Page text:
When Chris Webber gets impassioned about a subject on television, his eyes widen, his brows arch and he rises high in his chair. "If you challenge him on something, you'll get the full six-foot-10," says Turner Sports host Ernie Johnson, who works with Webber and Greg Anthony on NBA TV's Fan Night, on Tuesdays. "Chris has something to say, and he's not afraid to say it."
This is Webber's fourth year with Turner Sports—he appears weekly on NBA TV and serves as a game analyst with Dick Stockton for TNT on selected dates—and while Webber doesn't have the outsized personality of Charles Barkley, he's improved yearly to become one of the most interesting voices in pro basketball. Johnson says Webber has a unique ability to communicate an informed opinion in a manner NBA fans can relate to, and he's particularly good when he gets worked up about something, as he did recently when the Lakers hired Mike D'Antoni. "Ask the guys in New York; they played better when he left," Webber said. "I don't think this is about Phil Jackson; I think this is like, How the heck did he [D'Antoni] get this job?"
When Webber joined Turner in 2008 after a well-chronicled NBA and college career, "he was not fully vested in being a professional television analyst," according to one longtime Turner Sports executive. Webber disputes that characterization ("If anything, I'd say I've allowed people to better know me and to see the process of how I work, which builds trust"), but there's no arguing that Turner now considers him a budding star. He recently signed with the network for three more years and will fill in for Barkley on Inside the NBA when the Chuckster calls games on Nov. 29 and Dec. 13.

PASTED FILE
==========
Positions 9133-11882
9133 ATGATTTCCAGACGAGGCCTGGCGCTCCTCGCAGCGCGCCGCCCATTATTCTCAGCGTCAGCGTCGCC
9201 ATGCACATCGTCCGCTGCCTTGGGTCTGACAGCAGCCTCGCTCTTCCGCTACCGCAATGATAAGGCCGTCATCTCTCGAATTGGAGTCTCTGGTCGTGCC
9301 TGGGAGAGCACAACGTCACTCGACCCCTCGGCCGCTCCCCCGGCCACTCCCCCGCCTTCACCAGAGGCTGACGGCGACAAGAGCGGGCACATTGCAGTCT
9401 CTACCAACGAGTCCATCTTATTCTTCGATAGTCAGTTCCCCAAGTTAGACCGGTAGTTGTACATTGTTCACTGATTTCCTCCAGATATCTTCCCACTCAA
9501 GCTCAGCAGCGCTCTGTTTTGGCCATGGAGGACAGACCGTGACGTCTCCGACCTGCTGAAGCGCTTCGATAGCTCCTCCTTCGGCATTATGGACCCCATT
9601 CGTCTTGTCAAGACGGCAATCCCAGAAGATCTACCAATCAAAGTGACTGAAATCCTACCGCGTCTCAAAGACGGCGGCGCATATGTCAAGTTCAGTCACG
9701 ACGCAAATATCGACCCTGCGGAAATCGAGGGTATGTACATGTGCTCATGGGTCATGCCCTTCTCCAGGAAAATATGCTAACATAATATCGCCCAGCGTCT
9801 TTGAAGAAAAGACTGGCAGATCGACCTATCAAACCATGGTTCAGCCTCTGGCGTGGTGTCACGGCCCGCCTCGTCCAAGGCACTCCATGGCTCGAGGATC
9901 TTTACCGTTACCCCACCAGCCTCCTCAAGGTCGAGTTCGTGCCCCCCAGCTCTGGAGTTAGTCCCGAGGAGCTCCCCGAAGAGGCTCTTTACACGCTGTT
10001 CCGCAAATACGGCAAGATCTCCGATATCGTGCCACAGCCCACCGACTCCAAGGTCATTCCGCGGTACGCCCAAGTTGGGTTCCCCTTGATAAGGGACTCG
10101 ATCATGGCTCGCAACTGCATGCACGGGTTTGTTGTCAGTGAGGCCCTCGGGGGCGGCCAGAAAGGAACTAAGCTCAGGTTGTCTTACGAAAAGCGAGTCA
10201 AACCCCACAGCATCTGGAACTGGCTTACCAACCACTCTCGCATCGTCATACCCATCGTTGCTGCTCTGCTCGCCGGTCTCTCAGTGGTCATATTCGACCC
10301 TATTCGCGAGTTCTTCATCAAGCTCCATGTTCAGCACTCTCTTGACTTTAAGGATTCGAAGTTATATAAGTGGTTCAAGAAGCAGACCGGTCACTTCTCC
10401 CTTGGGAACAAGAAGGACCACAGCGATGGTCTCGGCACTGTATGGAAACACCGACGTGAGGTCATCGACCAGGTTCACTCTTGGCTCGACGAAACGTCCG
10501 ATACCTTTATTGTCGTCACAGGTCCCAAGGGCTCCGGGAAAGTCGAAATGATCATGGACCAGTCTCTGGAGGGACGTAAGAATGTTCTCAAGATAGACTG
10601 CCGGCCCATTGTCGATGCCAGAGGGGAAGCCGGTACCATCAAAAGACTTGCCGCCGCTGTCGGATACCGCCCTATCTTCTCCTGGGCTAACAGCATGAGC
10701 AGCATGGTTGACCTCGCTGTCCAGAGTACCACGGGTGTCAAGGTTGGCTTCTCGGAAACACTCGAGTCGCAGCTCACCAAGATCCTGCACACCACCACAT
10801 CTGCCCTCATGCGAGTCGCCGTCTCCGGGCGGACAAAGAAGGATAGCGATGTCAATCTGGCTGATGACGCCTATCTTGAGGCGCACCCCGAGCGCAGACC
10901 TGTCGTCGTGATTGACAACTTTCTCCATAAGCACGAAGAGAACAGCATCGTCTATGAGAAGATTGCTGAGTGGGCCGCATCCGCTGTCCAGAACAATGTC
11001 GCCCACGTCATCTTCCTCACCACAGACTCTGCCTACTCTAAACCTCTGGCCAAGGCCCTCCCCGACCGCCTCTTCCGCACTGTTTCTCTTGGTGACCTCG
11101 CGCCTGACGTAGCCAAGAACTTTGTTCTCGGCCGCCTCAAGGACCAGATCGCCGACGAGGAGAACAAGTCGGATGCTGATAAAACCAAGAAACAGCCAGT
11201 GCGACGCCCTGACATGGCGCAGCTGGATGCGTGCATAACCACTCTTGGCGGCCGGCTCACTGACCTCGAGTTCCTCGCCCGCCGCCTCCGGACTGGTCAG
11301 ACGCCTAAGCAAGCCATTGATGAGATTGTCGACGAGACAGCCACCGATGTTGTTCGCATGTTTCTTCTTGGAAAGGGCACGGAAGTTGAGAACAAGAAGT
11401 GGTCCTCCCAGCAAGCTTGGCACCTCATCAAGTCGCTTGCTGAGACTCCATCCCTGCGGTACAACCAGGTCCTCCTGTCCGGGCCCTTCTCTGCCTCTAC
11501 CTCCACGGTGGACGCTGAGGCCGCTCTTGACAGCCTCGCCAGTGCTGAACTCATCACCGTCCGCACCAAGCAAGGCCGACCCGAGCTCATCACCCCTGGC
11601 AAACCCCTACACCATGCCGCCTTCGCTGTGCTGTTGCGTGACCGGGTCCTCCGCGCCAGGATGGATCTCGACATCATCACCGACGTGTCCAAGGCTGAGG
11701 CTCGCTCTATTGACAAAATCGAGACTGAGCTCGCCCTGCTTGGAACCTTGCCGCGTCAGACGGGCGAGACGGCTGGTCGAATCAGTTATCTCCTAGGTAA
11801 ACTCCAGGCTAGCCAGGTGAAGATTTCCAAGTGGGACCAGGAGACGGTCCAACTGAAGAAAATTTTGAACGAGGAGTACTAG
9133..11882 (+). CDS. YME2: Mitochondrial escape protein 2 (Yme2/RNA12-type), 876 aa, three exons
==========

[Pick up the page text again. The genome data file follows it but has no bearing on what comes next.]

In addition to his broadcasting duties, Webber recently formed a production company that will develop documentaries focusing on African-American history. He's also working on a book and film about his life. The working (but highly unlikely final) title: The Black Forrest Gump.
While Webber enjoys the "barbershop" style of studio shows, he says his long-term goal is to work more games as an analyst. "I love to smell the sweat inside the arena," Webber says. "I don't care if it's a blowout or a close game; it's just a blessing to be around basketball."
THEY SAID IT
"I want to be my usual painstaking, cautious, slow, conservative self in analyzing it."
BUD SELIG, baseball commissioner, on the Marlins' controversial trade of stars Jose Reyes, Mark Buehrle and Josh Johnson to the Blue Jays for a package of prospects.
BRENDAN MCDERMID/REUTERS (SELIG)
JEREMY FREEMAN/¬© 2012 NBA TV (WEBBER)